Shipping code from the White House: First steps into open source collaboration<br />Rob Winikates  —  @rob_w<br />White Ho...
Hands up if you use:<br />Open Atrium<br />
Hands up if you use:<br />Open Atrium<br />GovDelivery<br />
Hands up if you use:<br />Open Atrium<br />GovDelivery<br />Akamai<br />
Hands up if you use:<br />Open Atrium<br />GovDelivery<br />Akamai<br />urlshorteners<br />
Hands up if you use:<br />Open Atrium<br />GovDelivery<br />Akamai<br />urlshorteners<br />Drupal<br />
Cool. Us too. Plus, we support them with code contributions.<br />
Open source @WhiteHouse<br />Whitehouse.gov family powered by Drupal<br />Video player – JW player<br />Search – Apache So...
Clearly, value extracted from open source communities<br />
What about value added?<br />In house Drupal modules<br />Node Embed<br />Akamai<br />Context HTTP headers<br />GovDeliver...
Five (short) thoughts on releasing code<br />
1. Don’t do it alone. Partner, improve, extend.<br />
2. Plan to release from Day 1. Include it in the RFP, contract, technical requirements, everything.<br />
3. Keep it usable & generic. Build to standards. Seek external feedback.<br />
4. Promote your work.<br />
5. Don’t complain, maintain.<br />
Recap<br />Try to work with the community.<br />Preparing to release from the beginning is just better.<br />You don’t alw...
Thank you, Feedback welcome.<br /> @rob_w<br />rwinikates@who.eop.gov<br />
Upcoming SlideShare
Loading in …5
×

Shipping code from the White House: First steps into open source collaboration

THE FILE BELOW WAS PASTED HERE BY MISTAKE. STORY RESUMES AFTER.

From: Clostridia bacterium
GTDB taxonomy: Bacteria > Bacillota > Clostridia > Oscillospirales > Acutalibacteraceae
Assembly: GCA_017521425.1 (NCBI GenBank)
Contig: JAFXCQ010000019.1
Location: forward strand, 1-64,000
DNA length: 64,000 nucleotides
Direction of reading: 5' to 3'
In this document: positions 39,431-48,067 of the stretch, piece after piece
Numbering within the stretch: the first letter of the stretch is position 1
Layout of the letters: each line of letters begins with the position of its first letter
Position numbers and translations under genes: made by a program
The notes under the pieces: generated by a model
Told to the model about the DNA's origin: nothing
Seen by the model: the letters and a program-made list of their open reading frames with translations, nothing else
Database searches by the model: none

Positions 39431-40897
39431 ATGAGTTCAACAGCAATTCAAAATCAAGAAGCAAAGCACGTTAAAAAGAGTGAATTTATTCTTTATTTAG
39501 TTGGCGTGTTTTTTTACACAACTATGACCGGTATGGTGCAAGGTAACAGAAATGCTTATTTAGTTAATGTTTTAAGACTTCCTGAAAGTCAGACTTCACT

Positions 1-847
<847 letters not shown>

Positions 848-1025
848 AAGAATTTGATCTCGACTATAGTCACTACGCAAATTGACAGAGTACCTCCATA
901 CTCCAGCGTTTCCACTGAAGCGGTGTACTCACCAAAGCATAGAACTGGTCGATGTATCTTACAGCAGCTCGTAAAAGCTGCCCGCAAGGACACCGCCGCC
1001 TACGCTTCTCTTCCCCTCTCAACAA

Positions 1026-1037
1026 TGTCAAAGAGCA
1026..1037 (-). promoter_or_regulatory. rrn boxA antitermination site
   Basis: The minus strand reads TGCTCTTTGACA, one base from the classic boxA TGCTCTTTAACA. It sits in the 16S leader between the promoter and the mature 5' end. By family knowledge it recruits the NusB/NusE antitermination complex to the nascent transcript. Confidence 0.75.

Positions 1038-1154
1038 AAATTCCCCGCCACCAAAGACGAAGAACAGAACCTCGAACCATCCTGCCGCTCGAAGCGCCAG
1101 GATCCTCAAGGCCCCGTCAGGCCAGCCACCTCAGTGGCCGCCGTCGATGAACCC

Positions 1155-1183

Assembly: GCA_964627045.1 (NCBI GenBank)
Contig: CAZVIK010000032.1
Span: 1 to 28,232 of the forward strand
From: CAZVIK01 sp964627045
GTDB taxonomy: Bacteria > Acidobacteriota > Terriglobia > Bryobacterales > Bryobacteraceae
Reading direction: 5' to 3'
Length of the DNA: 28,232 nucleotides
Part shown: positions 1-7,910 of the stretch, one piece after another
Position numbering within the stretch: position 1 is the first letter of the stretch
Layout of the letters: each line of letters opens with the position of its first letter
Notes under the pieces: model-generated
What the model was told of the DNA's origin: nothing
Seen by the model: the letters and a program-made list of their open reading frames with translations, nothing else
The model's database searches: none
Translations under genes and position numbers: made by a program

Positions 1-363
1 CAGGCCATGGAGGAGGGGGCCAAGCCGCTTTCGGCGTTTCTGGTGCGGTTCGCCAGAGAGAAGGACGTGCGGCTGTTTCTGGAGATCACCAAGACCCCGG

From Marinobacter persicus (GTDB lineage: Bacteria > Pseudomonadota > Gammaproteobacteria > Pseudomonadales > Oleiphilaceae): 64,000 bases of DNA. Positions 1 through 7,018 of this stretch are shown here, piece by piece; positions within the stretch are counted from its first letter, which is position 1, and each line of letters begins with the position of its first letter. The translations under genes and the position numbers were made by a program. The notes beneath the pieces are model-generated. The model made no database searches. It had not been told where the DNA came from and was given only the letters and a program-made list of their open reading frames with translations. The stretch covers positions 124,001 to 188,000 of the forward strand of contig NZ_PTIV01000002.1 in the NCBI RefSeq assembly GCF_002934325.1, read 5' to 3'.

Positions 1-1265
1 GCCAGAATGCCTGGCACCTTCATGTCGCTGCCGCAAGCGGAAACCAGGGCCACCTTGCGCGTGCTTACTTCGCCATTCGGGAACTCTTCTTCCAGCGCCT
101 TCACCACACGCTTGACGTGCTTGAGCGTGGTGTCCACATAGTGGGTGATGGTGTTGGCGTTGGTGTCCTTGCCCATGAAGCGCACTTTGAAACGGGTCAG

1,253 views
1,222 views

Published on

0 Comments
0 Likes
Statistics
Notes
  • Be the first to comment

  • Be the first to like this

No Downloads
Views
Total views
1,253
On SlideShare
0
From Embeds
0
Number of Embeds
19
Actions
Shares
0
Downloads
0
Comments
0
Likes
0
Embeds 0
No embeds

No notes for slide
  • Hi I’m Rob Winikates, WH new media, here to share how the White House has started down the path of operating in an open source environment. Quick poll to start us off:
  • These are not all open source tools, but they are all things that we needed to work together
  • The core of our online program is wh.gov, runs drupal, uses some other open source projects too: Solr for search, MapBox for mapping, JW player that we’ve extended for our 508 compliance requirements. We’ve used the same code base to run other sites like fiscalcommission.gov and realitycheck.govGreat to have these as starting points, they’ve drastically reduced the amount of work needed to get to where we are today
  • Two sets of releases of drupal modules, plus some sponsoring of community projects thus far. Node embed is for accessibility, helps maintain meta data from different nodes, especially images, our most popular drupal moduleAkamai and context http headers connects drupal to the Akamai CDNGovDelivery takes out the Drupal mailer and uses the Gov Delivery service to send all the mail, very useful to offload that work.IMCE tools is a suite of tools that extends the popular file manager (directory manager, search, file path)We also partnered with DevSeed to help sponsor the beta round of the modules used for the OpenAtrium suite (Features, Spaces, Boxes, Context, StrongArm, Admin)We also worked with Phase2 on the OpenCalais and short URL modules. Calais helps with content auto-tagging, and the shortURL module powers the wh.gov domain as well as the go.usa.govurlshortener mentioned earlier.